Association for Behavior Analysis International

The Association for Behavior Analysis International® (ABAI) is a nonprofit membership organization with the mission to contribute to the well-being of society by developing, enhancing, and supporting the growth and vitality of the science of behavior analysis through research, education, and practice.


40th Annual Convention; Chicago, IL; 2014

Workshop Details

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Workshop #W52
CE Offered: PSY/BACB
Building General Repertoires for Children With Autism: Instruction That Adds Value
Saturday, May 24, 2014
8:00 AM–11:00 AM
W176c (McCormick Place Convention Center)
Area: AUT; Domain: Applied Research
CE Instructor: Jacquelyn M. MacDonald, M.S.
JACQUELYN M. MACDONALD (The New England Center for Children), KELLY L. MCCONNELL (The New England Center for Children), RENEE C. MANSFIELD (The New England Center for Children), CHATA A. DICKSON (The New England Center for Children)
Description: Behavior change is helpful to an individual only to the extent that this change is seen across relevant environments. Although the importance of the generality of behavior change has been emphasized by behavior analysts for more than four decades, there remains work to be done to encourage practitioners to apply recommended methods to improve learners' performance across settings, and to support them in this application. In this workshop we will (1) discuss the meaning of the terms "generalization," "generality," and "general repertoire"; (2) discuss the importance of considerations of use as part of the initial planning for teaching a skill; (3) review strategies for establishing general repertoires; and (4) facilitate exercises whereby attendees will practice these strategies. Strategies to be discussed include those offered by Stokes and Baer in 1977, as well as general case analysis, matrix training, and generalization mapping. Skill areas specifically addressed will include observational learning, imitation, community skills, and social skills.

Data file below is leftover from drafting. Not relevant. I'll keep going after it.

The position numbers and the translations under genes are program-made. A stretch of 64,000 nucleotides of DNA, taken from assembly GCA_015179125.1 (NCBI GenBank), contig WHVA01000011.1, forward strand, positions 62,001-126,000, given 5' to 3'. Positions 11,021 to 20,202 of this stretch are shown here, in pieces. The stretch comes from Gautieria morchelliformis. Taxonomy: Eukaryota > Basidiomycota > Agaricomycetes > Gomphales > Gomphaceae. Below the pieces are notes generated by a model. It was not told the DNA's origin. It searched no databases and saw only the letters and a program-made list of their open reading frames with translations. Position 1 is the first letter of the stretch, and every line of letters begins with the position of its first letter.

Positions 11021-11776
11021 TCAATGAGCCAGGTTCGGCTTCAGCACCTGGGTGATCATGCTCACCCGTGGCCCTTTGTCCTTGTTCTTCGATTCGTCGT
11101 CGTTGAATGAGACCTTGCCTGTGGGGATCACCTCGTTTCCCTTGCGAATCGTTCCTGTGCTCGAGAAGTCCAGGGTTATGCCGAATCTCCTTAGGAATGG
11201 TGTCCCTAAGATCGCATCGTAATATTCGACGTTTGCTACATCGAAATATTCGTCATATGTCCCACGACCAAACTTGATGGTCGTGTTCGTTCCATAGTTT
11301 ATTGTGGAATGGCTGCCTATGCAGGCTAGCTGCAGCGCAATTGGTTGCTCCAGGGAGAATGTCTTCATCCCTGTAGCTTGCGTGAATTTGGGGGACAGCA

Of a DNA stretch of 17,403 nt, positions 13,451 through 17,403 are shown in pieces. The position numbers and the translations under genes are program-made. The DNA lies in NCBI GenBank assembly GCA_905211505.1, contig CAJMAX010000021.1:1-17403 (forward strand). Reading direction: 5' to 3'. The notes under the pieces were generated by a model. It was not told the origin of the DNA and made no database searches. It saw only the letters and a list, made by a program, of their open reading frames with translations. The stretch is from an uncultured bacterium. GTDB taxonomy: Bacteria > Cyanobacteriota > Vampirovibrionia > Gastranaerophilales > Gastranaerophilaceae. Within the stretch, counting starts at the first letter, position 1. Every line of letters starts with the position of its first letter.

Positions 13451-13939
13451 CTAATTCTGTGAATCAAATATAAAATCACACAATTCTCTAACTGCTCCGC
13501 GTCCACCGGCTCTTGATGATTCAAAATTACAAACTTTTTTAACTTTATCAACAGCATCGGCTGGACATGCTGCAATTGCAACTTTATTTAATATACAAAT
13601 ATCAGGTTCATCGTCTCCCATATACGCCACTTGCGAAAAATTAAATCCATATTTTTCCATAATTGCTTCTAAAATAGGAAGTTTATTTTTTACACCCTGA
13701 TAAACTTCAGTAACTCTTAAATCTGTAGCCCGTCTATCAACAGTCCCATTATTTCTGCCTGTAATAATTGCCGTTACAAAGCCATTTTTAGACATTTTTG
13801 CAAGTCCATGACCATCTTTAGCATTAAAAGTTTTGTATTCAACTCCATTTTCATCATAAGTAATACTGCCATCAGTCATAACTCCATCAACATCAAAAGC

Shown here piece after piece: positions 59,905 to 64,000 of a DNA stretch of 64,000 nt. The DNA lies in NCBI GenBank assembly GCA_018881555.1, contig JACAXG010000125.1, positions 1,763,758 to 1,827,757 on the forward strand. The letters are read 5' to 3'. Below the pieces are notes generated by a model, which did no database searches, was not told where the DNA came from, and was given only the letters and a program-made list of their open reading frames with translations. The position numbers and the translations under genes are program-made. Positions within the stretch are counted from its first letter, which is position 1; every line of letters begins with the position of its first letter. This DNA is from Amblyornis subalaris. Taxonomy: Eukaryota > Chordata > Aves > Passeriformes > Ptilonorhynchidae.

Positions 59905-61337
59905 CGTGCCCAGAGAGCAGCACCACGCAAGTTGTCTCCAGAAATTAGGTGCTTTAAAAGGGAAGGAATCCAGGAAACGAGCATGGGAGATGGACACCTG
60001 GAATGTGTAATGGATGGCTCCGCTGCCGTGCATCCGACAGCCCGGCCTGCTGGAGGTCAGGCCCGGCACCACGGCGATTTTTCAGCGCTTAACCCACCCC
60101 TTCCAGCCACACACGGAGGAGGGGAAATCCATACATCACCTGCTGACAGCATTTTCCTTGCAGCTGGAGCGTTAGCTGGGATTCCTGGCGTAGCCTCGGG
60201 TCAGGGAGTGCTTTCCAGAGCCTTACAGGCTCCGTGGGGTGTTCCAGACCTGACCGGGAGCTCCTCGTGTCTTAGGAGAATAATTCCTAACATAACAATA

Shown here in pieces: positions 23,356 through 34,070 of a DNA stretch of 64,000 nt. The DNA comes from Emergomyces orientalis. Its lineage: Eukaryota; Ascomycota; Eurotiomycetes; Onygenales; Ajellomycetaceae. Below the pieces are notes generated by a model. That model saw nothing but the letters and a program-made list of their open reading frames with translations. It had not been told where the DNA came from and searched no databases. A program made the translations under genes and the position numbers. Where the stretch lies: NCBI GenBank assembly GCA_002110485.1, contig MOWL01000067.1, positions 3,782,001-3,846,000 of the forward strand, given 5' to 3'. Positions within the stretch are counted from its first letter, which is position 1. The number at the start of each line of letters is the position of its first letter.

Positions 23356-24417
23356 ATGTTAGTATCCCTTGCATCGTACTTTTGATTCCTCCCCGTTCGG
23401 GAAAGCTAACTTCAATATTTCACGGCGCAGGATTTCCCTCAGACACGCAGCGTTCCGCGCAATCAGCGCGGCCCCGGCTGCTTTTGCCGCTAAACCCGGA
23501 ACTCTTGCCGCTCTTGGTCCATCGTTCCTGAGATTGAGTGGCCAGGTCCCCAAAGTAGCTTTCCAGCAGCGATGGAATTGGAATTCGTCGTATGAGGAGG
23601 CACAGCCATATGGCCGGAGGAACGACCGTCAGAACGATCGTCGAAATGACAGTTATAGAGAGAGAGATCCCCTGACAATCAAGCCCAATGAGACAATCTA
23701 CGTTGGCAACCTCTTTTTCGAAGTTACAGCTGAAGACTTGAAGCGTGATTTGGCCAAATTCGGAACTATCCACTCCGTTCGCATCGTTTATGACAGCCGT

Learning Objectives: At the conclusion of this workshop, the participant will be able to (1) identify the differences in meaning between the terms "generalization," "generality," and "general repertoire"; (2) identify skills that could meet the criteria for behavioral cusp, as defined by Bosch and Fuqua (2001); (3) explain why it is important to plan for generalization from the start of instruction; (4) conduct a general case analysis; (5) design a matrix for matrix training; (6) define observational learning and distinguish it from imitation; and (7) describe a strategy for teaching a student to learn from observing another.
Activities: This workshop will include a balance of lecture, workbook activities, sharing in dyads, practicing skills discussed in the lecture with assistance and feedback, and sharing work with the larger group.
Audience: The target audience is teachers, practitioners of applied behavior analysis, licensed psychologists, and BCBAs (especially those in the first 5 years of their practice).
Content Area: Practice
Instruction Level: Basic
Keyword(s): Autism Education, Generality, Generalization



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